Uzbek national Djuraeva Barno, who was jailed for staying in India without valid documents, walked out free on Monday after serving 10 months of rigorous imprisonment. She plans to leave for Uzbekistan in the next few days with help from her embassy.
Djuraeva, 37, was arrested by the Misrod police on December 9 last year under section 14 of Foreigners Act. She was sentenced to jail by the court of judicial magistrate first class (JMFC), Ajay Singh Thakur, on September 2 this year. A fine of Rs 100 was also slapped on her. The police had claimed that she entered the country illegally from Nepal and was living here since July 26, 2014.
Denying police charges, Djuraeva had pleaded she was sedated by some anti-social elements in Nepal and does not remember how she arrived in Delhi. There, she met Vikas Sarkar, a resident of Bhopal, who promised to help her and brought her to Bhopal.
After realizing that Sarkar was not keen on helping her, she then approached the police on December 7, 2014, but was unable to explain her plight as she did not know Hindi or English. She was asked to visit the district special branch of police, which in turn sent her to the police station in Misrod, where she was booked for not having valid documents, Barno had claimed earlier.
Djuraeva was 6-months pregnant when she was sent to jail on December 10, 2015. On March 6 this year, she delivered a girl in Sultania hospital. The jail officials raised her for the last few months and named her ‘Titli’.
“For me, one day passed like one month for me inside the jail. I couldn’t meet my family and friends there and used to remain very upset and tense thinking about my release. Now that I am released from the jail, I am very happy,” said Barno while talking to HT in broken Hindi.
“I just want to go home and meet my family as soon as possible,” said teary eyed Barno.
Speaking to HT, Djuraeva also said that cleanliness and food shortage were the two major issues she faced inside Bhopal Central Jail.
“I was provided only dalia and milk for seven months which I didn’t like. I also suffered skin infections inside the jail and was worried for my baby. Fortunately, she was provided proper food and clothes inside the jail,” said Djuraeva.
Talking to HT, she further added that IAS Tinoo Joshi, who was also in Bhopal Central Jail on corruption charges, helped her a lot inside the jail in providing proper food and clothing for her baby.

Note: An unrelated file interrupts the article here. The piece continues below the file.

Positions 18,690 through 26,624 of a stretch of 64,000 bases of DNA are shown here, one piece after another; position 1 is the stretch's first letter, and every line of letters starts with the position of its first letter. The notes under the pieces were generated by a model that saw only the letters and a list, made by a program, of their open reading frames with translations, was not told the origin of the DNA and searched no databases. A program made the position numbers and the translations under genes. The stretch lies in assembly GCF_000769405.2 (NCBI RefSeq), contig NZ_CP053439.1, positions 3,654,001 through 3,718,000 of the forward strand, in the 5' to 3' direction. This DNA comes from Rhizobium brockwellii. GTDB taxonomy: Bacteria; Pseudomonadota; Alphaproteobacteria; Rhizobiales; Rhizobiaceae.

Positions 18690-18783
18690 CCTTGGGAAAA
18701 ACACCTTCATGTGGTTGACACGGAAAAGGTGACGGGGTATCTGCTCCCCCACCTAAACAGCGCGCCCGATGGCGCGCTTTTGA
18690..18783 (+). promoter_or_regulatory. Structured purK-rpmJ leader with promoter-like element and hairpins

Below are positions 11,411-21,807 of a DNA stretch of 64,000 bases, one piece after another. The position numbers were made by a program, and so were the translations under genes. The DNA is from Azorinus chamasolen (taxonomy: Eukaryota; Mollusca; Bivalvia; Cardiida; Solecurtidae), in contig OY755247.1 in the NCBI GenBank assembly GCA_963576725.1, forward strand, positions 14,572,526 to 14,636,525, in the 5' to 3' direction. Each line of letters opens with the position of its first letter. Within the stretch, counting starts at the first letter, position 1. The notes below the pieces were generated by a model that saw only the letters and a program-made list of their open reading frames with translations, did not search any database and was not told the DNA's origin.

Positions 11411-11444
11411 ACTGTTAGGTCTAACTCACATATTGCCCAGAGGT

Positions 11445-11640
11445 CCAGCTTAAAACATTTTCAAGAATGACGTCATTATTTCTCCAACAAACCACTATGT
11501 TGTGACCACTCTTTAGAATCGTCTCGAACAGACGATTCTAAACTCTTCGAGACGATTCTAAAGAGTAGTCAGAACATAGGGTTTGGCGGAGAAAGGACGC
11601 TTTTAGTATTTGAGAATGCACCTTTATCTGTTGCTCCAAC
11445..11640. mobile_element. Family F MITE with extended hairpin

“She helped me a lot inside the jail and really took care of my baby. Before being released on bail, she provided nappy pads for my daughter. Many jail officials misbehaved with me and refused my pleas for proper food and clothing,” added Djuraeva.
As her daughter was born in India, questions were raised as to whether the child gets to accompany Djuraeva to Uzbekistan. Minister of external affairs, Sushma Swaraj, had assured every help to her in a tweet on September 2.
However, Barno, while speaking to HT said that she had no idea about the arrangements made by her embassy or the government.
“Till now I have no idea about the tickets and passport arrangements for my daughter. Once I reach Delhi and meet the embassy officials, I will get to know about the formalities,” she said.
28 foreign nationals in jails
Bangladeshis comprise a whopping 18 of the total 28 foreigners languishing in jails across the state.
There are four inmates from Nepal, two each from Pakistan and Nigeria and one each from South Africa and Myanmar. The Bhopal Central Jail has 15 foreign prisoners including 11 Bangladeshis. “Of the 11 Bangladeshis, 10 are convicted for dacoity. The undertrial is accused in a rape case,” Bhopal Central Jail deputy superintendent AS Sengar said. “There are two Nepalese inmates of which one is serving a life term for murder, while the other is convicted for 10 years. A Pakistani inmate is convicted for 10 years for forgery of records of court and criminal conspiracy. A Nigerian is facing trial for fraud and forgery.”
Indore Central Jail has six foreigners. Hoshangabad Central Jail, Baidhan District Jail and District Jail Balaghat have one foreign inmate each.